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Author Topic: Against "humanitarian" intervention
Michelle
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Babbler # 560

posted 17 September 2004 10:50 PM      Profile for Michelle   Author's Homepage     Send New Private Message      Edit/Delete Post
quote:
A humanitarian catastrophe is unfolding in the Darfur region of Sudan. A quarter of the population has been displaced. People are dying or living in desperate conditions. Thousands have been slaughtered with the complicity of the Sudanese government. Some human rights activists are now calling for UN-backed military intervention. The editors of Canada's New Socialist make their case against that approach.

New Socialist


From: I've got a fever, and the only prescription is more cowbell. | Registered: May 2001  |  IP: Logged
West Coast Lefty
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posted 18 September 2004 06:42 PM      Profile for West Coast Lefty     Send New Private Message      Edit/Delete Post
I think this article makes a persuasive case against military intervention as a moral response to humanitarian crises. I well remember how even people like Svend who should know better got caught up in the "we gotta do something so let's bomb the bad guys" hysteria over Kosovo, and my understanding is that the original genocide allegations were very overstated and that the bombing of Kosovo killed nearly as many people as were actually slaughtered by the Serbians prior to the bombings. Obviously the situation in Sudan is an utter horror but to think that a military invasion would make things better is naive in the extreme.
From: Victoria, B.C. | Registered: Feb 2003  |  IP: Logged
Cougyr
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posted 19 September 2004 01:17 PM      Profile for Cougyr     Send New Private Message      Edit/Delete Post
Certainly, the traditional American D-Day invasion, softened up by dropping bombs on everything, would make things much worse. (Why can't old generals figure out that bombs = terror regardless who sets them off?) However, an International police force might have better results. I say might. Sometimes, dysfunctional societies get into a cycle they can't stop by themselves.
From: over the mountain | Registered: Nov 2002  |  IP: Logged
xrcrguy
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posted 19 September 2004 10:50 PM      Profile for xrcrguy   Author's Homepage     Send New Private Message      Edit/Delete Post
The above article left me with more questions than answers. It also appears to contradict itself, on one hand telling us that the Bushist regime is trying to foster closer ties with Sudan and on the other, saying that they are argueing for intervention.

IMHO the US hasn't actually been that enthusiastic about intervention in Sudan and perhaps has been dragging its heels.

I think Cougyr's suggestion is the best option to explore and I would agree that a widescale assault would only worsen the humanitarian crisis.

My only question would be as to what an international police force might look like. Simply sending over the RCMP and over police units won't do the trick I'm afraid. Logistically it won't get off the ground, there are supply issues to deal with such as water and food, as well as protection concerns. Civilian police simply aren't able to cope with the use of heavier weapons and the militant factions.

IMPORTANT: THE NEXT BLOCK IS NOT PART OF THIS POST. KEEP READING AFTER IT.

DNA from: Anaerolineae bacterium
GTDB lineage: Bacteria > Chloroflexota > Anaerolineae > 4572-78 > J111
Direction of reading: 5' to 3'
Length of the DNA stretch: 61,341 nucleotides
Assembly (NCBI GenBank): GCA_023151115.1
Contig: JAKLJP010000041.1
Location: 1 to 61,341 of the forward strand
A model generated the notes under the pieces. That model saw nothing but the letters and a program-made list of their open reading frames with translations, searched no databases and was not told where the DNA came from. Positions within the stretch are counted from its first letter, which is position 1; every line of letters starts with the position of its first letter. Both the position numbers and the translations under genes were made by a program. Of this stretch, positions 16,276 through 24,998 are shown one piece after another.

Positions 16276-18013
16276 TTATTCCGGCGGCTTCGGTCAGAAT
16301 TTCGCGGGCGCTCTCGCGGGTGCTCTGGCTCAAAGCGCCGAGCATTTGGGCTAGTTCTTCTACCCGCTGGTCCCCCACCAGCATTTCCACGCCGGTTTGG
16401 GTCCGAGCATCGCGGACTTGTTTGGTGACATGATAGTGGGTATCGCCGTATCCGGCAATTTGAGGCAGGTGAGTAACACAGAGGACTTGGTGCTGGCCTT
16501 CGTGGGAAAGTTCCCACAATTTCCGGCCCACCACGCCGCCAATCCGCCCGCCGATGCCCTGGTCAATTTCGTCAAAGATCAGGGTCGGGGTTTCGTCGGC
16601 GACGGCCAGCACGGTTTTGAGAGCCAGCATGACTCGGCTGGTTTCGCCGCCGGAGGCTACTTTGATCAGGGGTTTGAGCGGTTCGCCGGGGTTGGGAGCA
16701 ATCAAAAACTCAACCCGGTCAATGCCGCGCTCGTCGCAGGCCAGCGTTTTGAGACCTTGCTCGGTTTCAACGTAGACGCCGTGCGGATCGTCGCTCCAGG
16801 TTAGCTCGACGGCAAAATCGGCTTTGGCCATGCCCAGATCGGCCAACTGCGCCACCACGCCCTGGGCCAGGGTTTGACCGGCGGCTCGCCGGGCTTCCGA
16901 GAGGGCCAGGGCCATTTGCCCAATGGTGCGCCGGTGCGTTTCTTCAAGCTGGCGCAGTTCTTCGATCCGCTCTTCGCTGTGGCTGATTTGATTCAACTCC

If any deploymet is to occur, it should be with troops, perhaps under police command, as they're probably the only ones who have the armour and firepower sufficient enough to deter militants.

But then we start down the slippery slope as to what qualifies as intervention vs. occupation.

Any other thoughts?

[edited for grammar]

[ 19 September 2004: Message edited by: xrcrguy ]


From: Believe in ideas, not ideology | Registered: Oct 2001  |  IP: Logged
Agent 204
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posted 19 September 2004 11:12 PM      Profile for Agent 204   Author's Homepage     Send New Private Message      Edit/Delete Post
Well, my ideal would have the UN actually have a full time force of its own- instead of sending troops from various countries, it would send its own troops under a UN flag. Since that's not likely to be politically possible in the forseeable future, we have to make do with what we've got. The best we could do would be to send in troops that have no strong ties with either side. They also should not be American, simply because the policies of the Bush administration have tainted the very notion of humanitarian intervention by the US for a long time to come. Unfortunately, it will require another, more humble US administration to admit that they are no longer qualified for the job, if indeed they ever were.
From: home of the Guess Who | Registered: Nov 2003  |  IP: Logged
Cougyr
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posted 20 September 2004 12:41 PM      Profile for Cougyr     Send New Private Message      Edit/Delete Post
Canadians understand the concept of a peace keeping military force. The Americans don't; it's too slow, too difficult for them. While they have the force, they lack the necessary restraint; thus they get into so much trouble.

I think Africans should be heavily involved in keeping the peace in Sudan. Having ones neighbours as part of the solution has got to count for something.


From: over the mountain | Registered: Nov 2002  |  IP: Logged
Rufus Polson
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posted 20 September 2004 08:29 PM      Profile for Rufus Polson     Send New Private Message      Edit/Delete Post